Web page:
I saw your comments on the Minolta 507 and the Minolta flash system on another forum. Very interesting. Since the camera manual and flash manual are next to useless, can you recommend a thorough and comprehensible resource that explains the wireless flash system and how it can be used on the 507 and the 7?

As for posting pictures, I need to learn how to make a web page, or at the very least find a place where I can post things. Being a dedicated technophobe, I need to find the simplest possible solution. Any advice?

Thank you for putting things in "perspective" for me.

-Seth
 

peterblaise

Well-Known Member
------------------------------------------------------------------------



Posted by Seth Hosler (Honenshonin) on Tuesday, August 19, 2003 - 4:52 am:

Peter,

HA! 'Tis true, I am but a layman.

[Yes, but even in layman's terms, using a non-photographic dictionary, "perspective" is point of view, the appearance of things relative to one another as determined by their distance from the viewer. Even without a camera!!! That is important!]

No technician, and certainly no wordsmith. I dare say I do not even really understand what photographers mean by "contrast", as the meaning is indeed a bit different from that intended by mere mortals.

[Contrast: noun: the act of distinguishing by comparing differences; the perceptual effect of the juxtaposition of very different colors; the opposition or dissimilarity of things that are compared (Ex&le: "In contrast to ..."); a conceptual separation or demarcation; to show differences when compared; be different; verb: put in contrast. In visual perception of real life, printed paper, a computer display, etc. contrast between different parts of an image, especially between objects (including characters) and the background enables one to see objects, read text, etc. From
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... so "contrast" is merely the clear differentiation between two discernable items in an image, usually light to dark, or the sharpness of an edge of an object in the image.]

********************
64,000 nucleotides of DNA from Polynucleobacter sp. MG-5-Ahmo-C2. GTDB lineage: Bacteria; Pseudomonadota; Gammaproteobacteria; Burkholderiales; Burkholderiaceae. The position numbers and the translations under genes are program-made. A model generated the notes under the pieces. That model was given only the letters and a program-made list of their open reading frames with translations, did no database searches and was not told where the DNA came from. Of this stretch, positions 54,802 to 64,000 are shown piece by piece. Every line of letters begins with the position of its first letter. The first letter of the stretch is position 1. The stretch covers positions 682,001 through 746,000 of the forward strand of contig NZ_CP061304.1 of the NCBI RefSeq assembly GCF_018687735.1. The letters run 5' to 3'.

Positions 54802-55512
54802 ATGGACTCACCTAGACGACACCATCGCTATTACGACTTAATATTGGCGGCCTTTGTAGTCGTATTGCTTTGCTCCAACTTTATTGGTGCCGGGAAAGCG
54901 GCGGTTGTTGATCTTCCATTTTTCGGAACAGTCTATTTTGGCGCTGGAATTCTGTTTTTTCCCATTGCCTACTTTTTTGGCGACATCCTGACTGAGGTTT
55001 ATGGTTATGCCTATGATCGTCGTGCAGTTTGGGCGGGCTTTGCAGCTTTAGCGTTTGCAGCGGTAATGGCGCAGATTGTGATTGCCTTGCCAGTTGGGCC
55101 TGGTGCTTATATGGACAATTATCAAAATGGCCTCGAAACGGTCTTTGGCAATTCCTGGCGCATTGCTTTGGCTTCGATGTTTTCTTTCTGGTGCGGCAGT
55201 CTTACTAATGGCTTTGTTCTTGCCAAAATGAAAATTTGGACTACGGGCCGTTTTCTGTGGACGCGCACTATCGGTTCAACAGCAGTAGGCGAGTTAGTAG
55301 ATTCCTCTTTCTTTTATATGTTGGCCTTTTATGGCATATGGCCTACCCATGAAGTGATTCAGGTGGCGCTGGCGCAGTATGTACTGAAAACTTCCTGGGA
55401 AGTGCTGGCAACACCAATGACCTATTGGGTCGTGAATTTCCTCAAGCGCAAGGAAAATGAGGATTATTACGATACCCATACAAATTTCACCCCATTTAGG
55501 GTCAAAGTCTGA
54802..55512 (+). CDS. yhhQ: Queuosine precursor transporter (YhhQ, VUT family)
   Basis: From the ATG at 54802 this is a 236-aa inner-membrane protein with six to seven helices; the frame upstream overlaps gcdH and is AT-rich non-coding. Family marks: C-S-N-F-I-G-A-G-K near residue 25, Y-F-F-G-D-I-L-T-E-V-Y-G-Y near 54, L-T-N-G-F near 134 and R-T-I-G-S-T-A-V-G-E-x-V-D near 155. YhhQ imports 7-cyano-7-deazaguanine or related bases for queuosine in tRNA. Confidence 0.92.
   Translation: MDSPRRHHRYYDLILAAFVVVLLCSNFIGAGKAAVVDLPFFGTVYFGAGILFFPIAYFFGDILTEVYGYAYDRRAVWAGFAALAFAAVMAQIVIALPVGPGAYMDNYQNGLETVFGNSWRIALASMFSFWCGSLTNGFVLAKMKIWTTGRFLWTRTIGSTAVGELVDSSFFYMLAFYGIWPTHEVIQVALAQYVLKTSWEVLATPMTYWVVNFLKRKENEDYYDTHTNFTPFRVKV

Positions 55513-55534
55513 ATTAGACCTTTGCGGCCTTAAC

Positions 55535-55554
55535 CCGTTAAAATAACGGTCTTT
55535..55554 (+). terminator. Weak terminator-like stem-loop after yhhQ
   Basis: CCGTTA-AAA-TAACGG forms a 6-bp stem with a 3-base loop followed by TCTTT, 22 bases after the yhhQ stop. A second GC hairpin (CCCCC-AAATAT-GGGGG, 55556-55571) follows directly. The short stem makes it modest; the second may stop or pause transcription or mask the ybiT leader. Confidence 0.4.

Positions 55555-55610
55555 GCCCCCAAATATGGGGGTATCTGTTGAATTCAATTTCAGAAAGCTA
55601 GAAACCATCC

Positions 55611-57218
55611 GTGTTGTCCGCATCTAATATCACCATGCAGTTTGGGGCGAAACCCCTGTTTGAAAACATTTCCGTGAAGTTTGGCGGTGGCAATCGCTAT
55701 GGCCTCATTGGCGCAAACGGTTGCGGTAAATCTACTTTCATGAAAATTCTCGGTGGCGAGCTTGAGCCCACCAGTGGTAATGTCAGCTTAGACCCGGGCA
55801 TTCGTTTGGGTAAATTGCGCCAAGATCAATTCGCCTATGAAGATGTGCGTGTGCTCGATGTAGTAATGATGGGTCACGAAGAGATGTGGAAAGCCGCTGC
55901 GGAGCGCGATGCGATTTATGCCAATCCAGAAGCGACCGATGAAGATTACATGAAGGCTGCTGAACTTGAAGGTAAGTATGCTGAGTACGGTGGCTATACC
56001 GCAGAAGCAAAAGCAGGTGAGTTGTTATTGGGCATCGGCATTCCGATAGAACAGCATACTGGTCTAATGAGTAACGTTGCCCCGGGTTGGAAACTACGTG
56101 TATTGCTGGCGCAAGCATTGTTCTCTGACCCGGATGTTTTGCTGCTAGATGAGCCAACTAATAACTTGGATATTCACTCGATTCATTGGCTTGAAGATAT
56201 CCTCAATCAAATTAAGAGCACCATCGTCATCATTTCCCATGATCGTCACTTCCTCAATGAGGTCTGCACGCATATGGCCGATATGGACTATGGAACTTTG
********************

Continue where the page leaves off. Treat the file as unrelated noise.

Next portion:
I saw your comments on the Minolta 507 and the Minolta flash system on another forum. Very interesting. Since the camera manual and flash manual are next to useless, can you recommend a thorough and comprehensible resource that explains the wireless flash system and how it can be used on the 507 and the 7?

[...like the owner's manual for a screw driver will not tell you how to open a can of paint, for which almost all of is must have used a screw driver at one time or another!]

As for posting pictures, I need to learn how to make a web page, or at the very least find a place where I can post things. Being a dedicated technophobe, I need to find the simplest possible solution. Any advice?

Thank you for putting things in "perspective" for me.

-Seth

------------------------------------------------------------------------

Hi Seth,

Let's be accurate here - "Minolta 507si" - as merely "507" without the "si" could mean an older, manual focus Minolta model.

minoltainfo.com promises an image forum and has some lovely Minolta Photography there, though there are many other forums where you can actually share images in emails (Yahoo! Groups and Smartgroups come to mind, and I'm exploring Topica) -- these are PHOTOGRAPHY discussions after all, no? So where are the images? I think minoltainfo.com expects us to attach images to emails and they will land in one of the forums ... I don't know from experience, but I see [IMAGE] in emails which makes me think someone sent an image somewhere, even though I can't see it!!!

Here's my own image as a test:

[Image]

theminoltians/lizkulick-2002-line-up-6-peterblaise

Does anyone know where they can see it now that I have sent it? And how is it labeled?

So, Seth, do you currently have images in digital form? How'd you get them scanned? From film or prints?

The modern Minolta flash is stooopidly simple. The only complexity is where I want to place my flash. Everything else is automatic.

For on-camera, it's stuck there. For off camera, I try to imitate the sun, and put the flash above and to the left of the camera.

Then I decide how much more or less I want the flash to be the primary source of light - "normal" for primary source, or "-1" or "-2" compensation or even SLOW SYNC for the flash as the secondary source of light after the existing subject lighting -- or a combination of compensation and slow sync, and even "ratio" if I use more than one flash.

Gary Walts has a nice dedicated modern Minolta Flash page, but everyone has different subjects and different lighting needs, so you're gonna have to explore, trial and error method! You may have to adapt and adopt Gary's advice to your own needs.

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Tell us more - what is your current challenge facing you concerning flash?

Click!

Love and hugs,

Peter Blaise Monahon Minolta Photographer peterblaise@yahoo.com